Unemployment has continued to rise, but at a slow pace favoured over a sharp jump, according to economists. The slight rise in the month of November to 5.3 percent reflected a weakening global economy and softening hiring intentions.
“A modest rise in the unemployment rate is in line with RBA [Reserve Bank] and Treasury forecasts and will take some pressure off wages and inflation, allowing the RBA to ease policy at a modest pace,” said Paul Bloxham, chief economist at HSBC. “We expect further rate cuts in Q1, as the global economy slows, but for rates to stay well above emergency levels.”
In addition to the upward curve of unemployment, total hours worked fell by 0.7 percent in November but are up 0.8 percent in the year-on-year comparison.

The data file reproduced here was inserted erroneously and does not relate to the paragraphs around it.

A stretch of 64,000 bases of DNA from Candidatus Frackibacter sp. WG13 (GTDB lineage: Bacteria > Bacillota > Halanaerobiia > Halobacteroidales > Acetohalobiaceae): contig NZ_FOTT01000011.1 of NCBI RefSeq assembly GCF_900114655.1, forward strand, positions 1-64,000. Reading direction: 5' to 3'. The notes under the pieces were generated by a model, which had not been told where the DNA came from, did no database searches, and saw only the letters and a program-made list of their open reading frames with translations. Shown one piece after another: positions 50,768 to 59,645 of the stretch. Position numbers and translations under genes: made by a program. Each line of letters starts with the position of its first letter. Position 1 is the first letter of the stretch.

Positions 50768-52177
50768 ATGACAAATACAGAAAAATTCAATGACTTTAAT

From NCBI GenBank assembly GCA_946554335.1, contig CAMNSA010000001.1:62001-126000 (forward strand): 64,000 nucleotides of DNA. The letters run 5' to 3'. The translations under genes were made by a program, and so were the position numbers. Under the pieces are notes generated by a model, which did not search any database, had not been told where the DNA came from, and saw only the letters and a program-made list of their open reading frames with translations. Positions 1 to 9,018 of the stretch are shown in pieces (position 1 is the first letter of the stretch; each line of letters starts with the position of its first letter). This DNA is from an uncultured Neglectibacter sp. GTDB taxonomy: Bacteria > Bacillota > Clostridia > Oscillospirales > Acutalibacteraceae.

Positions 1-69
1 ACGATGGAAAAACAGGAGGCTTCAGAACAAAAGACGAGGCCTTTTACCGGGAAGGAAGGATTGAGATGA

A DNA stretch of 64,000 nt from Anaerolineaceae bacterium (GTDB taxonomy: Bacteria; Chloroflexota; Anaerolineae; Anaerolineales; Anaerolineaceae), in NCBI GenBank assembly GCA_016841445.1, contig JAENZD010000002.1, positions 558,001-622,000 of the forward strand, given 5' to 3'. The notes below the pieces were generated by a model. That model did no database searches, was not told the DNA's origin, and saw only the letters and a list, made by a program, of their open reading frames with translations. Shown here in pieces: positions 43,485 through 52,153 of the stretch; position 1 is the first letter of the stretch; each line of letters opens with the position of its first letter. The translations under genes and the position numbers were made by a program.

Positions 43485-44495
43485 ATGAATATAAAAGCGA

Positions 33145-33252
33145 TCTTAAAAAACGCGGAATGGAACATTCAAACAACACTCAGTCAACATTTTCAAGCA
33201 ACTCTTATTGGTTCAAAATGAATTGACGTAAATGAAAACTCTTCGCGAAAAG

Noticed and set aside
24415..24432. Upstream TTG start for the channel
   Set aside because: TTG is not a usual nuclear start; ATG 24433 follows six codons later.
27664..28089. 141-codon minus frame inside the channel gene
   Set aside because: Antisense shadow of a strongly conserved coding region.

Although the pace of the increase in hours worked has changed, Bloxham remarked, the figures indicate that employers are reluctant to take on new staff, instead relying on existing employees to work more hours.
Overall, “the Australian labour market is easing at a measured pace, which is gradually helping to take the pressure off wages and inflation, and allowing the RBA to also cut rates at a modest pace,” said Bloxham.
“While employment growth has slowed, this has happened at a time when population growth has also weakened, which has meant the unemployment rate has only risen modestly. In fact, the level of the unemployment is still relatively low in historical terms.”